Tasmania quad bike crash victim Holly Raper compensated

Holly Raper
Image caption Holly Raper is being looked after by her mother and professional carers

A Lancashire woman who suffered brain damage in a quad bike accident in Australia has been awarded about £175,000 in compensation.

Holly Raper, of Chorley, was working on a farm on King Island, Tasmania, when she came off the bike in December 2011.

Her father Chris Raper said the award, the maximum amount allowable under Tasmanian legislation, was for her injury not her medical costs.

He said the accident had "taken Holly's life away".

'Never talk again'

Mr Raper said his daughter was travelling in Australia and working on a dairy farm when the accident happened.

He said he believed she was herding cattle for the first time when she fell off the vehicle.

The intention of the award was to compensate her for her injury not pay for her round-the-clock medical costs, Mr Raper said..

He added it may seem a lot of money but said it was not "when you consider it has taken Holly's life away".

"Holly will never walk or talk again probably. She is confined to a bed or wheelchair, fed through a peg in her stomach and breathes through a tracheotomy," Mr Raper said.

"She was a vibrant, intelligent young woman."

Mr Raper said: "Holly needs 24 hour care by two trained people so in effect that is six people a day, seven days a week, 365 days a year.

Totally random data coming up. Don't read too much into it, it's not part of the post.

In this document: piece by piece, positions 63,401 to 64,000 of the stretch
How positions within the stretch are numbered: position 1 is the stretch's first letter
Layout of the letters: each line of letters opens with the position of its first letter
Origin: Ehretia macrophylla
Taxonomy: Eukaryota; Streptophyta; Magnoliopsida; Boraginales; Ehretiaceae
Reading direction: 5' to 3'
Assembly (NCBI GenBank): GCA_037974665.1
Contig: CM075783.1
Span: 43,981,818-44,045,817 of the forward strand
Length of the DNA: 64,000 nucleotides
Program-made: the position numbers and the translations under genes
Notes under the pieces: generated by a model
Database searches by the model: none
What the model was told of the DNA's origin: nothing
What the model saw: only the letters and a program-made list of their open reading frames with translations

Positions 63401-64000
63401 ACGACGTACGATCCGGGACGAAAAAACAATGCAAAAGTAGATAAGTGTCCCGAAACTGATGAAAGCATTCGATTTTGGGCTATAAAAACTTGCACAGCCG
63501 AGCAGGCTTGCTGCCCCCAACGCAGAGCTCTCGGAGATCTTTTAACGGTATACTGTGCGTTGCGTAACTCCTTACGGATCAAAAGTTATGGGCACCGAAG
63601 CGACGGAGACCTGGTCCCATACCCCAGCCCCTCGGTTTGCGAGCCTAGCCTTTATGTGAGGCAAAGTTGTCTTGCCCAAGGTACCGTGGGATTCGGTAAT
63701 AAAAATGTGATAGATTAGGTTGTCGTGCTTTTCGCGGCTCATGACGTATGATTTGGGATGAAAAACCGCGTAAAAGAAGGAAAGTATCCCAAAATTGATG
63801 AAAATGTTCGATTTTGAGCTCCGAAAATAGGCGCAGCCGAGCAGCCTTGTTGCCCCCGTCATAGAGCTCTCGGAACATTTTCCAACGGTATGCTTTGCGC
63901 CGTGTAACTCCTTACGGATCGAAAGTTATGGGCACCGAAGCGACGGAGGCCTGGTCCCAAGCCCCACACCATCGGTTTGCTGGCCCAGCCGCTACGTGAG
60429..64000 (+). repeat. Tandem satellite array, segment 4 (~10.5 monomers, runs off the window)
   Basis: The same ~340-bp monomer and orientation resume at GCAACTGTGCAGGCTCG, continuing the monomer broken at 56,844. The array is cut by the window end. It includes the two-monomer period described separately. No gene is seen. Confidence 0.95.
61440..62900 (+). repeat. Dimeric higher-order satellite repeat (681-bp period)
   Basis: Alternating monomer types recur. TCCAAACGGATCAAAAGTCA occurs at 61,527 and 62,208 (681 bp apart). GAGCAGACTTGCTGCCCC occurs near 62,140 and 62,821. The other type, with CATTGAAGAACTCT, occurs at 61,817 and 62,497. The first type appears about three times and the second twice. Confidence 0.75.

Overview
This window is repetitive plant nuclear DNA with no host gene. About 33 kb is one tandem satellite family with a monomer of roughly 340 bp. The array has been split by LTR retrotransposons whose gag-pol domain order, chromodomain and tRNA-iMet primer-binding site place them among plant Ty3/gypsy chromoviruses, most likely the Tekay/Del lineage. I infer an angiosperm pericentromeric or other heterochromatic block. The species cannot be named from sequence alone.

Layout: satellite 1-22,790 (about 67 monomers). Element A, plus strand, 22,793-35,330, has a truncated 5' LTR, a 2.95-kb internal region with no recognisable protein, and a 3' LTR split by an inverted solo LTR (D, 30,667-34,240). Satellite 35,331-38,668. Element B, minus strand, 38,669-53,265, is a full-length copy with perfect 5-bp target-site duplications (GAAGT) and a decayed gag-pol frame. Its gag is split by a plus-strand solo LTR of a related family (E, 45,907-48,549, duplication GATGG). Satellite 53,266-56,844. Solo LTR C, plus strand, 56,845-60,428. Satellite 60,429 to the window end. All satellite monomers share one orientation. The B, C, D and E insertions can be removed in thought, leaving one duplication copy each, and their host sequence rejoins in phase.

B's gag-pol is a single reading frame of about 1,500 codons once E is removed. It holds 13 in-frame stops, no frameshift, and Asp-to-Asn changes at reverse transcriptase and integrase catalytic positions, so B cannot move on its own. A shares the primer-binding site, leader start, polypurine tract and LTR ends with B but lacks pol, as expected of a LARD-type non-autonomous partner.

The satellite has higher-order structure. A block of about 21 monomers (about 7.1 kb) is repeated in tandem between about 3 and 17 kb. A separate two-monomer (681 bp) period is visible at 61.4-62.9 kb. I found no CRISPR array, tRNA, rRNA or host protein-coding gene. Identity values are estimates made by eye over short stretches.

"If you add up that you can imagine how much it comes to and that is not counting physiotherapy and occupational therapy."

At a Tasmanian Workers Rehabilitation and Compensation Tribunal, Chief Commissioner Stephen Carey said Ms Raper, who was 21 at the time of the accident, had sustained "catastrophic neurological injury".

Farmers David and Jocelyn Bowden were ordered to pay Ms Raper's mother the sum of about 290,000 Australian dollars within seven days.

Ms Raper remained in a coma for a number of months after the crash before being flown back to the UK in March.

Her return to the UK was delayed as the insurance company said her policy did not cover work injuries.

The Tasmanian government's Workers Compensation Scheme eventually paid for her return.

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